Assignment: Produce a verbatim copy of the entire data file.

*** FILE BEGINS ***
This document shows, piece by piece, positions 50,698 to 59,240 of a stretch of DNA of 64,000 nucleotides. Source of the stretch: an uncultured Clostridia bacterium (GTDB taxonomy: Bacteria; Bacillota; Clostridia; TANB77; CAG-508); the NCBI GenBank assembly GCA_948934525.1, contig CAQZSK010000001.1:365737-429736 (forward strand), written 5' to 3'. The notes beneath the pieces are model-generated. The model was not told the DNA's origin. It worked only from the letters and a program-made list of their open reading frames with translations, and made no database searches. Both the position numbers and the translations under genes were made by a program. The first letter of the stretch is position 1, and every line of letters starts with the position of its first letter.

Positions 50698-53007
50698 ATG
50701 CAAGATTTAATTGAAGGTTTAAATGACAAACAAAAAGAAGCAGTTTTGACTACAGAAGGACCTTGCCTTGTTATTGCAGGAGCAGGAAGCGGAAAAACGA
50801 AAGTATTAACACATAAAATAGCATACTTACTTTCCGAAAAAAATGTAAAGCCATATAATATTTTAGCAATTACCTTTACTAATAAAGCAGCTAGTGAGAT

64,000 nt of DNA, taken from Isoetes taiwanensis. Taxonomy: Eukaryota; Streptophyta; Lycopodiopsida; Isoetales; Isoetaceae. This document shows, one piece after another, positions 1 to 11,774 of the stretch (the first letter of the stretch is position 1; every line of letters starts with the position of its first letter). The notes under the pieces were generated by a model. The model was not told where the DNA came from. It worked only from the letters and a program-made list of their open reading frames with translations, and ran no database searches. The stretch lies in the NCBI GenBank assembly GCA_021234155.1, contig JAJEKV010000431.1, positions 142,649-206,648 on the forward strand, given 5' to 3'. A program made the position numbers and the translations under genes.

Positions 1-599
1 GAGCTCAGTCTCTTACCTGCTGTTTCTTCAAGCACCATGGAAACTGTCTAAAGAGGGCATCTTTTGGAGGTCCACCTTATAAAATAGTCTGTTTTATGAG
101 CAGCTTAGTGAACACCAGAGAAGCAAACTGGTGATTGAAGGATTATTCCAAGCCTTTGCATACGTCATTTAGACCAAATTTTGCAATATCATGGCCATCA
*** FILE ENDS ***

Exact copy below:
This document shows, piece by piece, positions 50,698 to 59,240 of a stretch of DNA of 64,000 nucleotides. Source of the stretch: an uncultured Clostridia bacterium (GTDB taxonomy: Bacteria; Bacillota; Clostridia; TANB77; CAG-508); the NCBI GenBank assembly GCA_948934525.1, contig CAQZSK010000001.1:365737-429736 (forward strand), written 5' to 3'. The notes beneath the pieces are model-generated. The model was not told the DNA's origin. It worked only from the letters and a program-made list of their open reading frames with translations, and made no database searches. Both the position numbers and the translations under genes were made by a program. The first letter of the stretch is position 1, and every line of letters starts with the position of its first letter.

Positions 50698-53007
50698 ATG
50701 CAAGATTTAATTGAAGGTTTAAATGACAAACAAAAAGAAGCAGTTTTGACTACAGAAGGACCTTGCCTTGTTATTGCAGGAGCAGGAAGCGGAAAAACGA
50801 AAGTATTAACACATAAAATAGCATACTTACTTTCCGAAAAAAATGTAAAGCCATATAATATTTTAGCAATTACCTTTACTAATAAAGCAGCTAGTGAGAT

64,000 nt of DNA, taken from Isoetes taiwanensis. Taxonomy: Eukaryota; Streptophyta; Lycopodiopsida; Isoetales; Isoetaceae. This document shows, one piece after another, positions 1 to 11,774 of the stretch (the first letter of the stretch is position 1; every line of letters starts with the position of its first letter). The notes under the pieces were generated by a model. The model was not told where the DNA came from. It worked only from the letters and a program-made list of their open reading frames with translations, and ran no database searches. The stretch lies in the NCBI GenBank assembly GCA_021234155.1, contig JAJEKV010000431.1, positions 142,649-206,648 on the forward strand, given 5' to 3'. A program made the position numbers and the translations under genes.

Positions 1-599
1 GAGCTCAGTCTCTTACCTGCTGTTTCTTCAAGCACCATGGAAACTGTCTAAAGAGGGCATCTTTTGGAGGTCCACCTTATAAAATAGTCTGTTTTATGAG
101 CAGCTTAGTGAACACCAGAGAAGCAAACTGGTGATTGAAGGATTATTCCAAGCCTTTGCATACGTCATTTAGACCAAATTTTGCAATATCATGGCCATCA